>> ...and then sending the structure might work?
Simply sending the structure will work if:
* The structure is a POD-struct (defined below)
* The structure doesn't contain a pointer to data that you're trying to send
* (C++) The structure does not contain any members after an access specifier (public, protected, private)
* The receiving program has the same binary layout for that struct (this includes data type sizes, endianess, and structure packing.
If someone wanted to write a client using another language then they'd have to figure out the binary layout of your structures.
It's better to define your protocol in a language and architecture neutral manner. For 2 unsigned integers, you could state:
To implement this, you first need to know that you're working with unsigned 4-byte integers. You can use C99's uint32_t from <stdint.h> or spin your own typedef. Then when sending the two integers, it's up to you to ensure that they are in the defined format. The only portable way to do that is to use ntohl() and send() the two integers individually.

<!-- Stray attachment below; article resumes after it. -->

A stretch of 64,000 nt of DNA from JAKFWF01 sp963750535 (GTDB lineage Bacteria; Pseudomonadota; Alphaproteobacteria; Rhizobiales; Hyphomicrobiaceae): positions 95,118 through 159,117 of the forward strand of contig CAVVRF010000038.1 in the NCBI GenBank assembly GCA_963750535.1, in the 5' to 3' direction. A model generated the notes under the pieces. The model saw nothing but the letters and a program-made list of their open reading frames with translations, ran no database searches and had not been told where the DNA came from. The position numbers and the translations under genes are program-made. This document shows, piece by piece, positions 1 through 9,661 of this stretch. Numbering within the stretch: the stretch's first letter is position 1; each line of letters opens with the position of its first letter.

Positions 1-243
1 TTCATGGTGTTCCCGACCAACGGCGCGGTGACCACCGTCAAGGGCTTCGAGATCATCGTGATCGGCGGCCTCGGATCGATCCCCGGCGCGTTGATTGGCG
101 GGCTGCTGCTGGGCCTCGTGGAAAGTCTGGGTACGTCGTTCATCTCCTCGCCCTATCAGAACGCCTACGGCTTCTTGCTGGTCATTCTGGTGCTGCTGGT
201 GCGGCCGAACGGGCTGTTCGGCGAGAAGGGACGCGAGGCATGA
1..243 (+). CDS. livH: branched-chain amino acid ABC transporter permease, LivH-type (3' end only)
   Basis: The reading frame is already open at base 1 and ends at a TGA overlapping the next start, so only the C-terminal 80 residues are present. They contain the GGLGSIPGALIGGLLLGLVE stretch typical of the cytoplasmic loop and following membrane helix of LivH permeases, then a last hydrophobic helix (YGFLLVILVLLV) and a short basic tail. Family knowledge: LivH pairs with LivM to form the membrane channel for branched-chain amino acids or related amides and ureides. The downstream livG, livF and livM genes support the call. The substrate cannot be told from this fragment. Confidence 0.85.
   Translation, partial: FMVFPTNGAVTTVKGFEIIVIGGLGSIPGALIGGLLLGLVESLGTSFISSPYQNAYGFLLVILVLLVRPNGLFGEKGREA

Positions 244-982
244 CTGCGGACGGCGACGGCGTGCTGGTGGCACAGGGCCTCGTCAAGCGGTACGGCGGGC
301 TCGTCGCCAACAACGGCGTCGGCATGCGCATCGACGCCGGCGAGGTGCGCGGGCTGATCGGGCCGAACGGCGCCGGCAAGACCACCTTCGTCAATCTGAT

The packet consists of two 4-byte, unsigned integers in network byte order.
If you have to send negative integers, then you'll also have to worry about their binary representation - 1's complement, 2's complement, sign magniture, etc...
Having said all that, you could define your protocol to be:
What's a POD-struct? Quoting the C++ standard:[/edit]
Whatever my compiler turns struct A into on my PC
Arithmetic types (3.9.1), enumeration types, pointer types, and pointer to member types (3.9.2), and cv-qualified versions of these types (3.9.3) are collectively called scalar types. Scalar types, POD-struct types, POD-union types (9), arrays of such types and cv-qualified versions of these types (3.9.3) are collectively called POD types.
A POD-struct (the acronym POD stands for ³plain olı data²) is an aggregate class that has no non-static data members of type pointer to member, non-POD- struct, non-POD-union (or array of such types) or reference, and has no user-defined copy assignment operator and no user-defined destructor. Similarly, a POD-union is an aggregate union that has no non-static data members of type pointer to member, non-POD-struct, non-POD-union (or array of such types) or reference, and has no user-defined copy assignment operator and no user-defined destructor. A POD class is a class that is either a POD-struct or a POD-union.